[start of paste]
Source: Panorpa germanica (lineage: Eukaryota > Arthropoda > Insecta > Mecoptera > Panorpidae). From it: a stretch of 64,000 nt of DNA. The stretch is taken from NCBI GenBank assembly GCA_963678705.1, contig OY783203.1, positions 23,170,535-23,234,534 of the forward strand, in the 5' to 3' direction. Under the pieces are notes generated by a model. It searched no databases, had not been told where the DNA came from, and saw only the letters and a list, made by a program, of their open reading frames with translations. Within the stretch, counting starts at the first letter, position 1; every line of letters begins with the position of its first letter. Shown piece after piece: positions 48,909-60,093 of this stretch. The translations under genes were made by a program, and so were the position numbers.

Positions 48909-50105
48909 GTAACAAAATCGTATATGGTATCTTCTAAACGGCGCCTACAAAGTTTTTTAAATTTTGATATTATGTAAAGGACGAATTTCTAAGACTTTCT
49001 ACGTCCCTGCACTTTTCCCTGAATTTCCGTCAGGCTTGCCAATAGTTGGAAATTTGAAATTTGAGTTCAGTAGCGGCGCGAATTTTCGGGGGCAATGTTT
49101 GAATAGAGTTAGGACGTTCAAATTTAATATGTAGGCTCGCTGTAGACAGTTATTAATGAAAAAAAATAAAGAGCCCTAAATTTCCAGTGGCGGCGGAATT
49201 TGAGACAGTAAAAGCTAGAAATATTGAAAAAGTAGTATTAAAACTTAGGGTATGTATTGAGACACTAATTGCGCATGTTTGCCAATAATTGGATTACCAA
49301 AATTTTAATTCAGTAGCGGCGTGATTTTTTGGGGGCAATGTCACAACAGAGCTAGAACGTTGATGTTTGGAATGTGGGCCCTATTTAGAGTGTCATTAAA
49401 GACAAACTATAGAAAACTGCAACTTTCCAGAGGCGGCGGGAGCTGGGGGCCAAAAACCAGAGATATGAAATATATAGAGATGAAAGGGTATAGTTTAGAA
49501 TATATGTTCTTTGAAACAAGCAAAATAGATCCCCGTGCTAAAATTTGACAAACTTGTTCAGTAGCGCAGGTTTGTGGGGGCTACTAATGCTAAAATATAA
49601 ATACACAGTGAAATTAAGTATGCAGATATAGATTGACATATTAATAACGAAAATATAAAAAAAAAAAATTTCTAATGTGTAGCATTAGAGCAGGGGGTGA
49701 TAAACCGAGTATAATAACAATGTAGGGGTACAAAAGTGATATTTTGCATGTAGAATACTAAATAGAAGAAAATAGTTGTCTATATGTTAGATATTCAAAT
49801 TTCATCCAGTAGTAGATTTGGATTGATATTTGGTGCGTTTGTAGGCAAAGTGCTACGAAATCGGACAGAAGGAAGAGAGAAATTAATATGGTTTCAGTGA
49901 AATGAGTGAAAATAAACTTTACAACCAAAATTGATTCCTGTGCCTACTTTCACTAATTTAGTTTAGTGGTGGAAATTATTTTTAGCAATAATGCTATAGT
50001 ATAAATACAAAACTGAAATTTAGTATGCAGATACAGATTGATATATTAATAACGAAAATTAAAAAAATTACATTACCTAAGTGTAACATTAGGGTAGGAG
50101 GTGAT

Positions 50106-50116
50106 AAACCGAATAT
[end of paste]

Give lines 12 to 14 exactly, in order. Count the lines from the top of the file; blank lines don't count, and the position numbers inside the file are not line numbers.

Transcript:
49801 TTCATCCAGTAGTAGATTTGGATTGATATTTGGTGCGTTTGTAGGCAAAGTGCTACGAAATCGGACAGAAGGAAGAGAGAAATTAATATGGTTTCAGTGA
49901 AATGAGTGAAAATAAACTTTACAACCAAAATTGATTCCTGTGCCTACTTTCACTAATTTAGTTTAGTGGTGGAAATTATTTTTAGCAATAATGCTATAGT
50001 ATAAATACAAAACTGAAATTTAGTATGCAGATACAGATTGATATATTAATAACGAAAATTAAAAAAATTACATTACCTAAGTGTAACATTAGGGTAGGAG